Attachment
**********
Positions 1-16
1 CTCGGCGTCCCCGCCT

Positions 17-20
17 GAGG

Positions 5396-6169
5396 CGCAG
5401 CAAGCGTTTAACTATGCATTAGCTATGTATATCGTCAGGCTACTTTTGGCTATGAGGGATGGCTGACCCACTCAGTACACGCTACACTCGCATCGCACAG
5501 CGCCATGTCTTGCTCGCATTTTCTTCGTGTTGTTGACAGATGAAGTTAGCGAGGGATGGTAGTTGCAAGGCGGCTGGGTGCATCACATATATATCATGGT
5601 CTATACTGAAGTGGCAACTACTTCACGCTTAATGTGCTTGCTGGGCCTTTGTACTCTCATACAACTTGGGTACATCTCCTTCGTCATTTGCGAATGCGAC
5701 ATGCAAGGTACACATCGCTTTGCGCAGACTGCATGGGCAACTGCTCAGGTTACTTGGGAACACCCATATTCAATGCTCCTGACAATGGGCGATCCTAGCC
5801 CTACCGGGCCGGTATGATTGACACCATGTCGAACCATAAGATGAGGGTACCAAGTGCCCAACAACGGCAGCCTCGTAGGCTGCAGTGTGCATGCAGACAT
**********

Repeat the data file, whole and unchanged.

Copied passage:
Positions 1-16
1 CTCGGCGTCCCCGCCT

Positions 17-20
17 GAGG

Positions 5396-6169
5396 CGCAG
5401 CAAGCGTTTAACTATGCATTAGCTATGTATATCGTCAGGCTACTTTTGGCTATGAGGGATGGCTGACCCACTCAGTACACGCTACACTCGCATCGCACAG
5501 CGCCATGTCTTGCTCGCATTTTCTTCGTGTTGTTGACAGATGAAGTTAGCGAGGGATGGTAGTTGCAAGGCGGCTGGGTGCATCACATATATATCATGGT
5601 CTATACTGAAGTGGCAACTACTTCACGCTTAATGTGCTTGCTGGGCCTTTGTACTCTCATACAACTTGGGTACATCTCCTTCGTCATTTGCGAATGCGAC
5701 ATGCAAGGTACACATCGCTTTGCGCAGACTGCATGGGCAACTGCTCAGGTTACTTGGGAACACCCATATTCAATGCTCCTGACAATGGGCGATCCTAGCC
5801 CTACCGGGCCGGTATGATTGACACCATGTCGAACCATAAGATGAGGGTACCAAGTGCCCAACAACGGCAGCCTCGTAGGCTGCAGTGTGCATGCAGACAT